Research has demonstrated that residential yards can provide important habitat for urban birds, pollinators, and other wildlife. In addition, the motivations and constraints underlying decisions to manage traditional lawns, water-conserving yards, native plants, and other landscape types are well understood. Yet relatively little research has addressed people's decisions to adopt wildlife-supporting yards. Analyzing survey data from six U.S. cities, we address three related questions: 1) to what extent do residents choose yard features that support wildlife habitat?; 2) how do yard priorities and neighborhood governance, along with socio-demographic factors, explain the adoption of wildlife-supporting features?; and 3) how do residents who have already adopted wildlife-supporting yard features differ in their motivations from those who plan to adopt such features and those who do not? We found significant potential for adding vegetation (specifically shrubs and native plants) and other wildlife-supporting features to increase yard complexity and vegetation diversity. While gardening as a hobby was a significant motivator for people who have adopted wildlife yard features, the desire for low-maintenance yards is a constraint among non-adopters. We therefore recommend promoting the planting of low-maintenance plant species or varieties that provide wildlife habitat but require little upkeep, especially among residents who would like to attract wildlife to their yards into the future. We also found that neighbourhood and homeowner associations increase the local adoption of wildlife-supporting yards. Coupled with other findings, our results underscore the importance of tailoring residential landscape features to diverse lifestyles while leveraging social institutions to expand wildlife habitat across urban and suburban neighborhoods.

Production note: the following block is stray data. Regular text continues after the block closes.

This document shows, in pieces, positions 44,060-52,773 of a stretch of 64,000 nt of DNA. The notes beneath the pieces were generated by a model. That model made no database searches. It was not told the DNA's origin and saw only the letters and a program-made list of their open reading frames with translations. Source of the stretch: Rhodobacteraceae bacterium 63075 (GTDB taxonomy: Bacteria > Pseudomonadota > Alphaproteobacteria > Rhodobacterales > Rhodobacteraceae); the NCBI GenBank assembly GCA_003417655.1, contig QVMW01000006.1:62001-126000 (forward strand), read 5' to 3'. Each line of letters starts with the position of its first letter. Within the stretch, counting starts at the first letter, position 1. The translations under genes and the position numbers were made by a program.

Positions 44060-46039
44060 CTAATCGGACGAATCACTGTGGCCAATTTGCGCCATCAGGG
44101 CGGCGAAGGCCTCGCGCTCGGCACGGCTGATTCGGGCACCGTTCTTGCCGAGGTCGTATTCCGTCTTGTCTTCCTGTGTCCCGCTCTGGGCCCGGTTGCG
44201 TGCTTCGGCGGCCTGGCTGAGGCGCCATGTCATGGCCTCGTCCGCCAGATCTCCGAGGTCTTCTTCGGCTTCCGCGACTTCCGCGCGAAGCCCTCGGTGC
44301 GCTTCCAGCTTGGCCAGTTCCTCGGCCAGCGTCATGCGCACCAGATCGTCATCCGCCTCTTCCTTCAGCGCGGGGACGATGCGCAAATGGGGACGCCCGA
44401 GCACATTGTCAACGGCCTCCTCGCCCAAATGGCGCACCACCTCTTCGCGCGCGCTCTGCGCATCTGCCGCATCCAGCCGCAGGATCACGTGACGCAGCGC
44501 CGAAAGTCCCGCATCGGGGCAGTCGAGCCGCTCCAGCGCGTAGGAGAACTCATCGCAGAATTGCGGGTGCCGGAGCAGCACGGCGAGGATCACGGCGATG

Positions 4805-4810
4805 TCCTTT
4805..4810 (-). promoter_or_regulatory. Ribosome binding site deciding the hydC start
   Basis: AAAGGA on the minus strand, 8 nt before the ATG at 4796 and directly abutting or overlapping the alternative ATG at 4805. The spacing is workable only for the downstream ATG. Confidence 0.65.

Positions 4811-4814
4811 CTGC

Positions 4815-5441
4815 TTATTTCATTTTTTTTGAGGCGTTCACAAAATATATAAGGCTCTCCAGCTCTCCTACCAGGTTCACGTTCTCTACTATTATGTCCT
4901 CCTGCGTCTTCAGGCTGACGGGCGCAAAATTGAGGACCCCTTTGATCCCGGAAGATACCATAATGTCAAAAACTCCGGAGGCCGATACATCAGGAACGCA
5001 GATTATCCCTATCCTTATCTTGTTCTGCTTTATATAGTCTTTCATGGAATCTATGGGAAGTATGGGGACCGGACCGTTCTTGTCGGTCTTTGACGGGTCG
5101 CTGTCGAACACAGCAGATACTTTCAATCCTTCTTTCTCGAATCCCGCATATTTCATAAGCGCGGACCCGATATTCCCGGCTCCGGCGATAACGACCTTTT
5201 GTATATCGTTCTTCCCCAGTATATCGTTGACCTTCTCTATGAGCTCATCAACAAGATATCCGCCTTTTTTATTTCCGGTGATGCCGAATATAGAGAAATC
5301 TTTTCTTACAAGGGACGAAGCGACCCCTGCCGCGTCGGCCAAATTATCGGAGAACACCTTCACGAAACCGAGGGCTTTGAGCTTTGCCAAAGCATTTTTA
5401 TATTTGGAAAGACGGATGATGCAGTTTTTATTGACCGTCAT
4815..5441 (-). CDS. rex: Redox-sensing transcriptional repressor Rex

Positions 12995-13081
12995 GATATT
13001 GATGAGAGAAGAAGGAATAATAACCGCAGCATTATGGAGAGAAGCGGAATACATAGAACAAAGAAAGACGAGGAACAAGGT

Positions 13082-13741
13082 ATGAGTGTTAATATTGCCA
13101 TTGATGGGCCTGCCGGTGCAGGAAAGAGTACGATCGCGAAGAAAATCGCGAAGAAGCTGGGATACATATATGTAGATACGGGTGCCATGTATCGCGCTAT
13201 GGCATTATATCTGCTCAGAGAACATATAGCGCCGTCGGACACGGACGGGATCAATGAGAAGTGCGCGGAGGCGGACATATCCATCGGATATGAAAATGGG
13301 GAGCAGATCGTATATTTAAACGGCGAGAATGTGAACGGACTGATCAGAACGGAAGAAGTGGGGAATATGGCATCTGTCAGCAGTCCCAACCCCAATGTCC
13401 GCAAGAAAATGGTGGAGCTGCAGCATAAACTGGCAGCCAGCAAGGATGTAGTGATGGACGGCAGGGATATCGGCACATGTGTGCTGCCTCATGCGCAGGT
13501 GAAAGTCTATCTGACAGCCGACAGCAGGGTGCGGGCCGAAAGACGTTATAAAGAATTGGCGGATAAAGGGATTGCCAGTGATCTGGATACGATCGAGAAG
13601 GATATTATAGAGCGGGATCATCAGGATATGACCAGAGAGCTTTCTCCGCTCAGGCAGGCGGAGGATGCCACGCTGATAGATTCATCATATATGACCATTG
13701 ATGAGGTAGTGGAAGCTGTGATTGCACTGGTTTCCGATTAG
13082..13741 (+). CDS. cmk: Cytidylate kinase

Bibliographical noteFunding Information:
This research was supported by the National Science Foundation Macrosystems Biology program (MSB FRA 1638725 , 1638648 , 1638519 ) and the Central Arizona-Phoenix (DEB-1832016) and Baltimore (DEB 1637661) Long-Term Ecological Research Programs. Our thanks to colleagues, especially Chris Neill and Dexter Locke, for providing input on this research.
© 2022 Elsevier B.V.
- Biological conservation
- Residential landscapes
- Urban ecology
- Wildlife gardens
- Yard management